This Is the Average Personal Loan Balance. How Does Yours Compare?

A worried-looking woman reading a letter in her home.

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Personal loans are an affordable way to borrow money, and during the COVID-19 pandemic, they've no doubt been a lifeline to the millions of Americans grappling with income loss.

The upside of a personal loan is that you're not limited in how you spend it. When you take out a mortgage, you must use that loan to buy a home. With an auto loan, you're financing a car. A personal loan lets you borrow for any reason you want. Credit cards do the same, but personal loans tend to charge much less interest, and don't drop your credit score unless you fall behind on payments.

If you have a personal loan, you may wonder how your balance compares to that of the average borrower. According to new research by The Ascent, the average new personal loan balance is $6,825. But whether your balance is higher, lower, or around that average, it's important to keep up with your payments. If you're concerned about doing so, you're in good company.

Americans worry about repaying personal loans

A good 20% of Americans with personal loans say they're worried about repaying. And falling behind on a personal loan really is bad news. It can really hurt your credit score, and make it harder to borrow money next time you need to.

Of course, a lot of people are taking out personal loans because they're already in a tight financial spot due to the pandemic and recession. According to our research, 16% of Americans plan to apply for personal loans to help pay existing bills.

If you're having a hard time keeping up with personal loan payments, reach out to your loan servicer and ask for help. The Ascent reports that in June, 22% of personal loan holders were given accommodations by their lenders. It pays to make that phone call, discuss your situation, and see what options are available. Your lender might allow you to defer some payments, or reduce your monthly payments until you're in a better place.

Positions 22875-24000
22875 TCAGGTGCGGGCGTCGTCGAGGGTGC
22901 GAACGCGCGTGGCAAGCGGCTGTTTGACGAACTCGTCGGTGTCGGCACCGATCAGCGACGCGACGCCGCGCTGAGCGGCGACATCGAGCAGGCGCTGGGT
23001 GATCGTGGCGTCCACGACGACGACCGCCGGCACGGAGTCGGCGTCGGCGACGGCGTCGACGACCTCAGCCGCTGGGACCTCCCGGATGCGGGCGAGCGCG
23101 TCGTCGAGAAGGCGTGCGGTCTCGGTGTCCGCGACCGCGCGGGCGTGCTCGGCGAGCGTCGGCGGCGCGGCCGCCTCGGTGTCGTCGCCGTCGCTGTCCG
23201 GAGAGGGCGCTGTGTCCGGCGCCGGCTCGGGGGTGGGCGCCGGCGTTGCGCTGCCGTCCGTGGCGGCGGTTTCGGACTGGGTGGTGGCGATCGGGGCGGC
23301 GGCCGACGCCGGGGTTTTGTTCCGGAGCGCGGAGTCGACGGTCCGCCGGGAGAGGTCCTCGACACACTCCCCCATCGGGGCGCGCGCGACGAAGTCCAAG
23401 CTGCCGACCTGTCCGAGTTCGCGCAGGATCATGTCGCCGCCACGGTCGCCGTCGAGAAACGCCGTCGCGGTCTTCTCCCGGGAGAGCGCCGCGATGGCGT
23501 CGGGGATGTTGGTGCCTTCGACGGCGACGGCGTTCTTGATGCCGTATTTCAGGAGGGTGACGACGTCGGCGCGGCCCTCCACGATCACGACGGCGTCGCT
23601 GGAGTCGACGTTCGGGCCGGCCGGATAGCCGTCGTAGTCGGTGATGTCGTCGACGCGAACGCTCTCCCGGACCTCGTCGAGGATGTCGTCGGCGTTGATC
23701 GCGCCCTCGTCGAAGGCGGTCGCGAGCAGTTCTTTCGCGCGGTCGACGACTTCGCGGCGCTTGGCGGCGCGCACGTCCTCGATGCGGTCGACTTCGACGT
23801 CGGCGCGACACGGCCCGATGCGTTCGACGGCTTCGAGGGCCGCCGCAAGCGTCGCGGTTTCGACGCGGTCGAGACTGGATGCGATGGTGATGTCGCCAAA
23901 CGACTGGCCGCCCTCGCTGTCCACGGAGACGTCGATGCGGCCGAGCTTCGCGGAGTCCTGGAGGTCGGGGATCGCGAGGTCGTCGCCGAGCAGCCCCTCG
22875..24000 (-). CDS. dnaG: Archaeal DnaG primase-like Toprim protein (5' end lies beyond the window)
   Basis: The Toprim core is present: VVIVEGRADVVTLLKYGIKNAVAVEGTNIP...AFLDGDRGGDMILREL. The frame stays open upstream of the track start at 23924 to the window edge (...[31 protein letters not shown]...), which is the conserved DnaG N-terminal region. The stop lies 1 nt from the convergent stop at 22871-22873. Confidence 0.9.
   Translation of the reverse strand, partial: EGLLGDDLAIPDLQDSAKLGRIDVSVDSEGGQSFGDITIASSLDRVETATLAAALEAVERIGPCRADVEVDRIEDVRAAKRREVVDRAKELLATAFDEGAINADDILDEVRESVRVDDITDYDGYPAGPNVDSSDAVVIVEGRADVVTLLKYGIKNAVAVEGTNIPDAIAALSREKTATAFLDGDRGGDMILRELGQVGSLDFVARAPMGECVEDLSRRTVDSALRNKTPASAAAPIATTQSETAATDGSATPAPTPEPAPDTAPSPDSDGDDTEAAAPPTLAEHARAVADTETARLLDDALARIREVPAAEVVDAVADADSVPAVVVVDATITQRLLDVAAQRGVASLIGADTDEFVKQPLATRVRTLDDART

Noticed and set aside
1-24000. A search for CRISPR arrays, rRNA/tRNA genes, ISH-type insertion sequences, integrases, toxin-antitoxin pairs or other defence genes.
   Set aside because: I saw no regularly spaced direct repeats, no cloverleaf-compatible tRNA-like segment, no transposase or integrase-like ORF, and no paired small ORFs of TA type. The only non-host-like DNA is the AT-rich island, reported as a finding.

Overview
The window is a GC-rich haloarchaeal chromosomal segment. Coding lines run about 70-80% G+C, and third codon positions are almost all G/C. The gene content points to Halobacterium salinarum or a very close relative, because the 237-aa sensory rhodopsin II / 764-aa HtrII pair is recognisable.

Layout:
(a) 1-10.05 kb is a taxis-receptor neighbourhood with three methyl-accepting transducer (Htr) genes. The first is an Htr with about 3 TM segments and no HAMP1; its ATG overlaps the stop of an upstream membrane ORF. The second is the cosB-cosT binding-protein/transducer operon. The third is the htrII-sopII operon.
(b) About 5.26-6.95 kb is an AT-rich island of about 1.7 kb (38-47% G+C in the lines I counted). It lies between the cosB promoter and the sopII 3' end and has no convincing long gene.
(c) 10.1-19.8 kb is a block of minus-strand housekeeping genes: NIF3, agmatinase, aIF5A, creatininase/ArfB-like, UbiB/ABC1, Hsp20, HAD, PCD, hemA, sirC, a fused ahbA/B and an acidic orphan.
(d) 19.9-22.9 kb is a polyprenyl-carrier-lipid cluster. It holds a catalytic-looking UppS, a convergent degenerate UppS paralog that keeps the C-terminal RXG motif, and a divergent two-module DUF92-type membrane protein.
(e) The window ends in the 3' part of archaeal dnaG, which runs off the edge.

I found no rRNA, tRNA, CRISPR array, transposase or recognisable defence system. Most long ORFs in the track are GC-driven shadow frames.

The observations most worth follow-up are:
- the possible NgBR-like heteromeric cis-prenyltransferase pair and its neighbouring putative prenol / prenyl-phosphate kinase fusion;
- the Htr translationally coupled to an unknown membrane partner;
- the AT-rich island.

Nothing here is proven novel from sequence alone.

Be careful when you apply for a personal loan

If you're thinking of applying for a personal loan, don't get in over your head. Though the average personal loan balance today is $6,825, that doesn't mean you should borrow more than you really need to. Aim to rack up the smallest possible loan balance to make paying it off easier. And, however much you borrow, make sure you can afford the monthly payments you commit to.

Finally, before you apply for a personal loan, it might pay to see if you qualify for a home equity loan or line of credit (HELOC) first. Borrowing against your home is generally more affordable interest rate-wise than taking out a personal loan, and it may be easier to qualify for. If you own your home, you may be able to use it as collateral so there's less risk for your lender. With a personal loan, there's nothing securing the loan, so your credit score and income will be used to determine whether you qualify.

Some lenders are cutting back on home equity loans and HELOCs during the pandemic, and of course many people are not homeowners. A personal loan may be your next best bet.

Our Picks of the Best Personal Loans for 2020

We've vetted the market to bring you our shortlist of the best personal loan providers. Whether you're looking to pay off debt faster by slashing your interest rate or needing some extra money to tackle a big purchase, these best-in-class picks can help you reach your financial goals. Click here to get the full rundown on our top picks.

The Motley Fool owns and recommends MasterCard and Visa, and recommends American Express. We’re firm believers in the Golden Rule, which is why editorial opinions are ours alone and have not been previously reviewed, approved, or endorsed by included advertisers. The Ascent does not cover all offers on the market. Editorial content from The Ascent is separate from The Motley Fool editorial content and is created by a different analyst team.

The views and opinions expressed herein are the views and opinions of the author and do not necessarily reflect those of Nasdaq, Inc.


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